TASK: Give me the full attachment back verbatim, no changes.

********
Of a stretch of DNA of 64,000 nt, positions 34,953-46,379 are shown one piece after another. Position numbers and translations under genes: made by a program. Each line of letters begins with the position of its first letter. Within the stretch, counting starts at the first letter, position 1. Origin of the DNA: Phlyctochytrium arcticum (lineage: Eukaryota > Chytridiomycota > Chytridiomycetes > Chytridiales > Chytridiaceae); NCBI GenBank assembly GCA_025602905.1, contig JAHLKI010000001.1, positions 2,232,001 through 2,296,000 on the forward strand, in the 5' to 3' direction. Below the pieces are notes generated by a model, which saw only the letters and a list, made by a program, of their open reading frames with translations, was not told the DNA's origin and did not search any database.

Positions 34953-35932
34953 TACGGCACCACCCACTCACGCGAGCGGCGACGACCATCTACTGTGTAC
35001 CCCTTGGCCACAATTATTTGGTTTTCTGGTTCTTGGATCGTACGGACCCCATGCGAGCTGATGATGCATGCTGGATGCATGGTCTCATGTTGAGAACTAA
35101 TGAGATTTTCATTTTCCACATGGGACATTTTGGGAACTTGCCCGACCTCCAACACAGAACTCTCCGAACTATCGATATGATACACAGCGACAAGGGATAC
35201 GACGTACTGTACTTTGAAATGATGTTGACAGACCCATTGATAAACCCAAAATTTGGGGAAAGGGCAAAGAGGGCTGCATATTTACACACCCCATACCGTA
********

Of a stretch of DNA of 64,000 nt, positions 34,953-46,379 are shown one piece after another. Position numbers and translations under genes: made by a program. Each line of letters begins with the position of its first letter. Within the stretch, counting starts at the first letter, position 1. Origin of the DNA: Phlyctochytrium arcticum (lineage: Eukaryota > Chytridiomycota > Chytridiomycetes > Chytridiales > Chytridiaceae); NCBI GenBank assembly GCA_025602905.1, contig JAHLKI010000001.1, positions 2,232,001 through 2,296,000 on the forward strand, in the 5' to 3' direction. Below the pieces are notes generated by a model, which saw only the letters and a list, made by a program, of their open reading frames with translations, was not told the DNA's origin and did not search any database.

Positions 34953-35932
34953 TACGGCACCACCCACTCACGCGAGCGGCGACGACCATCTACTGTGTAC
35001 CCCTTGGCCACAATTATTTGGTTTTCTGGTTCTTGGATCGTACGGACCCCATGCGAGCTGATGATGCATGCTGGATGCATGGTCTCATGTTGAGAACTAA
35101 TGAGATTTTCATTTTCCACATGGGACATTTTGGGAACTTGCCCGACCTCCAACACAGAACTCTCCGAACTATCGATATGATACACAGCGACAAGGGATAC
35201 GACGTACTGTACTTTGAAATGATGTTGACAGACCCATTGATAAACCCAAAATTTGGGGAAAGGGCAAAGAGGGCTGCATATTTACACACCCCATACCGTA